What should we learn from the account of Peter walking on water?
Three of the Gospels record Jesus walking on water (Matthew 14:22-33; Mark 6:45–53; John 6:15–21). This took place after He'd fed the crowd of 5,000 men, plus women and children. Jesus sent the disciples ahead of Him while He went to pray. Then He caught up to the boat by walking across the water. All three accounts record that the disciples were afraid when they saw Jesus and Jesus tells them who He is so that they will not be afraid. Matthew and Mark add that when they saw Jesus walking to them on the water, they thought He was a ghost. Ghost, as used here, does not necessarily mean what the word means today, that is, the spirit of a dead human being. The Greek word is phantasma which might be translated as "a ghostly apparition." The disciples thought that Jesus was some sort of spirit being coming to them, and it frightened them. Only Matthew includes that Peter asked Jesus to "prove" it was Him by enabling Peter to walk out to Him. Matthew's account is reproduced below.
"Immediately he [Jesus] made the disciples get into the boat and go before him to the other side, while he dismissed the crowds. And after he had dismissed the crowds, he went up on the mountain by himself to pray. When evening came, he was there alone, but the boat by this time was a long way from the land, beaten by the waves, for the wind was against them. And in the fourth watch of the night he came to them, walking on the sea. But when the disciples saw him walking on the sea, they were terrified, and said, 'It is a ghost!' and they cried out in fear. But immediately Jesus spoke to them, saying, 'Take heart; it is I. Do not be afraid.' And Peter answered him, 'Lord, if it is you, command me to come to you on the water.' He said, 'Come.' So Peter got out of the boat and walked on the water and came to Jesus. But when he saw the wind, he was afraid, and beginning to sink he cried out, 'Lord, save me.' Jesus immediately reached out his hand and took hold of him, saying to him, 'O you of little faith, why did you doubt?' And when they got into the boat, the wind ceased. And those in the boat worshiped him, saying, 'Truly you are the Son of God'" (Matthew 14:22–33).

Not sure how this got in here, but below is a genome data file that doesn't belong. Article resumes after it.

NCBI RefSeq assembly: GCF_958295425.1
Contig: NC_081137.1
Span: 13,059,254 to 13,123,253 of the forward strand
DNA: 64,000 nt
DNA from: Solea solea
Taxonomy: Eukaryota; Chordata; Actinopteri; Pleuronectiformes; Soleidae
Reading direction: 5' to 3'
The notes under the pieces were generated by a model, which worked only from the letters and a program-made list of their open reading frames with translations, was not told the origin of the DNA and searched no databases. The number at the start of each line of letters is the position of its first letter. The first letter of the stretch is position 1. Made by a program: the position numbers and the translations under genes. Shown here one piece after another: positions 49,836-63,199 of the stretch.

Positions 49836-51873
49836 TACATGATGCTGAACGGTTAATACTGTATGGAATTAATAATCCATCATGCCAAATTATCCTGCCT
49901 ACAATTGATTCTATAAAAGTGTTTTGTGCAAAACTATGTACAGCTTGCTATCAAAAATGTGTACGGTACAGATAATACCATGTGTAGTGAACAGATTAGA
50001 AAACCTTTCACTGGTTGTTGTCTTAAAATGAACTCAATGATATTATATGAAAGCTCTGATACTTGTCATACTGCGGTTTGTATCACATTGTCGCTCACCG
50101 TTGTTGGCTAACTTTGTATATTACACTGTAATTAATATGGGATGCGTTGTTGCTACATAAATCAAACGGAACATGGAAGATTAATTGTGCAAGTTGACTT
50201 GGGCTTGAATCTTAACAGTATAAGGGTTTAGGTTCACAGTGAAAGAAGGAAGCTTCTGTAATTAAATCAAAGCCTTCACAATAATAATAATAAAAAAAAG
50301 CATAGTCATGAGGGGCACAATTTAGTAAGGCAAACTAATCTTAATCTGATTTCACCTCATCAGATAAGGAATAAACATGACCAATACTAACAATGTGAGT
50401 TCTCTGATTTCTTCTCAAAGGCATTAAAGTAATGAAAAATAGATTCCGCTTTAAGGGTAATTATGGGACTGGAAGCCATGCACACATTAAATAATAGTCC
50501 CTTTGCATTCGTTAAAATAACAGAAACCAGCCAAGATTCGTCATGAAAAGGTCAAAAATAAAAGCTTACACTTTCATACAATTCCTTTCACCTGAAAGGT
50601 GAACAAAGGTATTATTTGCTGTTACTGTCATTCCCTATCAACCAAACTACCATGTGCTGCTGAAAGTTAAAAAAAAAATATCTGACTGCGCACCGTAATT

We can learn several things from this account. The first lesson really has to do with who Jesus is. The fact that Jesus comes to the disciples walking on the water is a demonstration of His deity. It shows that He has power over the laws of nature. Not only did He walk on water, but He walked a "long way" over rough seas to a boat that was in a storm, buffeted by the wind and waves. John says the disciples had rowed three or four miles. The sea here is the Sea of Galilee, which is really a large lake. It is approximately thirteen miles long and eight miles wide, and it is subject to severe weather. It is certainly large enough to endanger the lives of fishermen on a boat in foul weather. When Jesus got into the boat, the winds ceased. The disciples understand this demonstration of who Jesus is as noted in Matthew 14:33: "And those in the boat worshiped him, saying, 'Truly you are the Son of God.'"
The second lesson that is highlighted in the text has to do with faith. When Jesus tells the disciples not to fear, Peter asks for Jesus to "prove" that it is really Him by allowing Peter to walk on the water too. Perhaps this was a real test, or perhaps Peter just wanted the experience of walking on water as well. As a lifelong fisherman who had spent much time on the sea, walking on water would certainly have been the experience of a lifetime. Jesus does not object or rebuke Peter for issuing this challenge. In fact, Jesus just says "come."
Peter gets out of the boat and walks on the water to meet Jesus. At first everything was alright, but then Peter began to focus on the danger around him, and he began to sink. The implication is that as he lost his focus on Jesus, he lost the ability to walk on water as well. Whether or not Peter knew how to swim, the sea was rough enough to make him fear for his life. Even though Peter was focused on the wrong things for a short time, he instinctively knew what to do. He cried out, "Lord, save me." With that "Jesus immediately reached out his hand and took hold of him" (Matthew 14:31). Then Jesus asked him why he doubted.
Peter demonstrated in a very short time the way that perhaps most Christians typically respond to fear and uncertainty. First, they are afraid. Then, they sense that God is there taking care of them, so they become emboldened and take a step of faith. Then, as they progress through the trial, they begin to take their focus off the Lord and focus on the perils around them, and they start to be overwhelmed. Then, they turn their focus back to the Lord and cry out for help. This is a demonstration of the fickle nature of our faith and the need for continually turning back to the Lord for help. The Christian life is a step-by-step process which requires our focus remain upon Christ. If we start looking around and becoming distracted by worldly things, we will fall. And often, it does not take very long, sometimes just a matter of seconds, to go from confident faith to overwhelming doubt. In the end though, Jesus is always there.
Peter did sink, but he was the only disciple who had the courage to get out of the boat. And when he began to sink, he knew who to call. Therefore, Peter's faith, imperfect as it was, is a good example for us, imperfect as we are.
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